Bushfires and COVID-19 - A Crippling Double Punch
It’s safe to say that 2020 has been a brutal year. Throughout most of January the country was gripped by horrific bushfires, with the nightly news flooded with vision of burning towns and bush alongside images of those who were affected, some of whom tragically lost their lives.
Also making some news headlines, usually third or fourth story of the night, was this unheard of virus found in an unheard, for many, part of China. “It will be just like SARS” we all thought, “it will be over before we know it.”
Look how that has worked out for us.
Amazingly, the devastating bushfire crisis has been superseded in terms of shock value and impact on the country, and indeed the world, by the worst pandemic since the Spanish Flu.
I’m not suggesting that this is unwarranted, as everyone has in some way been negatively impacted by COVID-19. From big things like losing jobs or not being able to play sport down, to simply not being able to see friends or family.
What I am suggesting is that we spare a thought for the people and communities who have suffered through the horrors of the bushfires and have to try and rebuild in the midst of a global pandemic. From the Hunter Valley to the South Coast of New South Wales and in the Blue Mountains, the place that I call home.
Here are some numbers to highlight the scale of the bushfires; over 9,300 buildings were destroyed, with 3,500 being homes. The cost of the bushfires is expected to exceed the $4 billion worth of damage caused by the Black Saturday bushfires of 2009.
And of course, the human cost was 34 deaths, including the deaths of three firefighters.
A Reuters article estimated that by mid-January the fires had cost the tourism sector around $690 million, with COVID-19 subsequently decimating the tourism industry in Australia.
The impacts of the double blow of bushfire and pandemic are already being felt. Estimates in March showed that the Hunter Valley lost $76 million in visitor economy between November 2019-March 2020, whilst Katoomba business ‘Scenic World’ has been forced to stand down 180 staff as visitor numbers plummeted.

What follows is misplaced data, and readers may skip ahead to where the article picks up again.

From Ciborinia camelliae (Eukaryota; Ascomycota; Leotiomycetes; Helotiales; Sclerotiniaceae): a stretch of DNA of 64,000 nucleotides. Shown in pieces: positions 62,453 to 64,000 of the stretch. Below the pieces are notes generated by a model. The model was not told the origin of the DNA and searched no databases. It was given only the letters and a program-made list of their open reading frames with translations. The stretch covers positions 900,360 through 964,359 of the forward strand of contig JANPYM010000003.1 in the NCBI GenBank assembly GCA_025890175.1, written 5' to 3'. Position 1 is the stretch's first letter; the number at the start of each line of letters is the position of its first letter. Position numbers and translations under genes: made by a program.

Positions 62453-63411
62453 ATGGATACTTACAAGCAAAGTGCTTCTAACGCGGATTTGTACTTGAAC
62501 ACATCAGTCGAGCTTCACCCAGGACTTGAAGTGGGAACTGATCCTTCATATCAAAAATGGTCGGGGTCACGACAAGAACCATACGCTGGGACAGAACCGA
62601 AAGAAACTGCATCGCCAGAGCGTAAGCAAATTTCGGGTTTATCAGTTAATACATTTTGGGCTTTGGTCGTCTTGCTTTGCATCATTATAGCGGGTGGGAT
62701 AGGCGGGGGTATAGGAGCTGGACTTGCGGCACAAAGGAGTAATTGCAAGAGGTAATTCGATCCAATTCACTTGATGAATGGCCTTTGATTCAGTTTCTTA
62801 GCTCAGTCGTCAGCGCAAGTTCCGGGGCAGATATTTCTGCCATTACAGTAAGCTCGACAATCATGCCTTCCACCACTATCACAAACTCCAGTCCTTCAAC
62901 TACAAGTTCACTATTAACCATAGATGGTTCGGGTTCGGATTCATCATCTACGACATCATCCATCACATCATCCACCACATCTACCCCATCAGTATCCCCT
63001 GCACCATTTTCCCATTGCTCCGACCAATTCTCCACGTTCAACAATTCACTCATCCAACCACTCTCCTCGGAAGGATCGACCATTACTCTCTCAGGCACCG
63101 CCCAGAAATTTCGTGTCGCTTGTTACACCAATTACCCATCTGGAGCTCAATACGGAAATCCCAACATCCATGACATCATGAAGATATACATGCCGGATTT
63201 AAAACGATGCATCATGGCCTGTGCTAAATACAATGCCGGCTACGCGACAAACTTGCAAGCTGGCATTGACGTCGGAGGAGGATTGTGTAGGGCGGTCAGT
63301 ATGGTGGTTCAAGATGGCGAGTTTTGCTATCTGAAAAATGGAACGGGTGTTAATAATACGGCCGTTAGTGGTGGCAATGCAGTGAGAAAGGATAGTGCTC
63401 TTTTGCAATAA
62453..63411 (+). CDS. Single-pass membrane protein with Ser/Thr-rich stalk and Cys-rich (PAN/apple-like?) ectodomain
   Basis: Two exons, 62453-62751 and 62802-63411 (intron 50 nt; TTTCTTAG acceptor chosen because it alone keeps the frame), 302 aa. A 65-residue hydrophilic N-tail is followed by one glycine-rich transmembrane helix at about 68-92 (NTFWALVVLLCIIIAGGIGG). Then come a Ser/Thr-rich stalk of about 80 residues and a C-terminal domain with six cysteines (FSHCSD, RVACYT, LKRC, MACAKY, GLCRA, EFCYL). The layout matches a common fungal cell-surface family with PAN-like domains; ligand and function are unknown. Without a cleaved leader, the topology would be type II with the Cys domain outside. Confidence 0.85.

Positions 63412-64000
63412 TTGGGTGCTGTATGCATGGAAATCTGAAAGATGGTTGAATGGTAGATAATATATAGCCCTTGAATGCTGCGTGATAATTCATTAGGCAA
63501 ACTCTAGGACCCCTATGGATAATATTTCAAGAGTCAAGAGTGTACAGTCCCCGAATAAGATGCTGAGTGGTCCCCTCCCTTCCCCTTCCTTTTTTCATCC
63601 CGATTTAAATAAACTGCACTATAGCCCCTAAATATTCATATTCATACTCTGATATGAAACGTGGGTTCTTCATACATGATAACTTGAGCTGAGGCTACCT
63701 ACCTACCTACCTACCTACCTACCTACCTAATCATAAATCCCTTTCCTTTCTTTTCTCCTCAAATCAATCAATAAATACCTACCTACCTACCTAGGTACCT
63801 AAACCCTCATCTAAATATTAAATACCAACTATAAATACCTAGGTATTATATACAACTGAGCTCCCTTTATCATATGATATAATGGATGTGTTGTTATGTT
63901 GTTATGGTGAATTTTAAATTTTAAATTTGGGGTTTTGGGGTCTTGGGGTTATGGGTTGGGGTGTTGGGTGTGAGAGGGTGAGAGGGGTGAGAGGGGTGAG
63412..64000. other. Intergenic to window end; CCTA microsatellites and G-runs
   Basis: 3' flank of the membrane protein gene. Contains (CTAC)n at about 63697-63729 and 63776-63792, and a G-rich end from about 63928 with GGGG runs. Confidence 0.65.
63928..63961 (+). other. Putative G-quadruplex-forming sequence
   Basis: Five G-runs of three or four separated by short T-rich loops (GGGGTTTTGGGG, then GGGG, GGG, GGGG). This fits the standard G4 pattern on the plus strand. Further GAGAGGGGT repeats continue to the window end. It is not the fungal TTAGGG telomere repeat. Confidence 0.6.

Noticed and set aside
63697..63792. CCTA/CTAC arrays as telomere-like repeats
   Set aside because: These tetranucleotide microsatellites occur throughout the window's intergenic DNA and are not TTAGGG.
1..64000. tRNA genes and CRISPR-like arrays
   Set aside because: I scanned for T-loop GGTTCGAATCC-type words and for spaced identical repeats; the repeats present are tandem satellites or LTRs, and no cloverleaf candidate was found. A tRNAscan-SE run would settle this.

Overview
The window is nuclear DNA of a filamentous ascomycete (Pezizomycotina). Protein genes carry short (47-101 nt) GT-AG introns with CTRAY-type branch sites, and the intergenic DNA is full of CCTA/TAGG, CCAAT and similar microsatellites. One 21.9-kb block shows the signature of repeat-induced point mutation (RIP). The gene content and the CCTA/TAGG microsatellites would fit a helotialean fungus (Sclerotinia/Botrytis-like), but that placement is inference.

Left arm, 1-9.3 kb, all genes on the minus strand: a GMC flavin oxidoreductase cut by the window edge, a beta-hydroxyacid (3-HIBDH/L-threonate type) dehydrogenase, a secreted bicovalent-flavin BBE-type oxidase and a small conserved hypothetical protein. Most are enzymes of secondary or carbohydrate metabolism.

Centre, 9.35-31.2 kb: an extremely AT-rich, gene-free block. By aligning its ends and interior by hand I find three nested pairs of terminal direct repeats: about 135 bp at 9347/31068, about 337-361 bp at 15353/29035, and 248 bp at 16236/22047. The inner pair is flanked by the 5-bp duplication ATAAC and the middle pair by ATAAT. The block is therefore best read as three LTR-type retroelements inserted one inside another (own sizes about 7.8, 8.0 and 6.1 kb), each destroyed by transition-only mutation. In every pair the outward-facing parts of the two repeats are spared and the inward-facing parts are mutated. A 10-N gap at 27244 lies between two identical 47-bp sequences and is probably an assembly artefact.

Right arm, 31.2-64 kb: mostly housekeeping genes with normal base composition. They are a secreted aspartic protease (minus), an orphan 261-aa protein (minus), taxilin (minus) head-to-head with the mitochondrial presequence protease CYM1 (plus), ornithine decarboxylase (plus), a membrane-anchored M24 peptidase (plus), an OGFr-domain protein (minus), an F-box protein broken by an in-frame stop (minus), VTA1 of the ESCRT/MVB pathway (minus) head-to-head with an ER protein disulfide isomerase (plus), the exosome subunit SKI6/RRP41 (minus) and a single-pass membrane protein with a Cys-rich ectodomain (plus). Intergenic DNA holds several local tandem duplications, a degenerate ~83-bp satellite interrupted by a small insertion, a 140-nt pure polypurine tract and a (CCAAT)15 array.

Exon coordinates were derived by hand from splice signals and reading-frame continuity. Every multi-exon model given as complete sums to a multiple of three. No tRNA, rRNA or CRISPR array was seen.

But for Australia at least there appears to be a light beginning to appear at the end of the tunnel. Infection rates are slowing massively, businesses and schools are beginning to resume normal service and soon blokes up and down the country will be peer-pressuring their mates into having just ‘one more drink’ on a night out.
One thing that has changed for the foreseeable future is travel. Australia’s borders being more or less sealed for the foreseeable future (Fraser Anning must be rejoicing at that news) means that many who had trips planned for the year have had to put those plans on hold, myself included (meaning three months of content for this blog is now out the window.)
However I feel that we should attempt to find a silver lining to this difficult situation. This is a great opportunity to explore some of our own country that we may otherwise have ignored had it not been forced upon us. I think that we should go one step further and take this opportunity to visit the regions that were so badly impacted by the fires last summer and reinvigorate the tourist industry in those areas.
It may mean spurning the sands of the Gold Coast for the sands of Narooma or Batemans Bay. It may mean heading to Katoomba for a long weekend (I hear there’s a great hotel up there called The Carrington.) It may even be as simple as going to a cafe or restaurant that was forced to close during the pandemic after being previously impacted by the fires.
Because, as a small business owner in the Blue Mountains said to the ABC, ‘we need a tsunami of people to come to the region to spend money’. And after all they have been through, those who have felt the full force of the bushfires and COVID-19 deserve a chance to rebuild and get back on their feet.
If you were in their situation, you would hope that everyone else would do the same.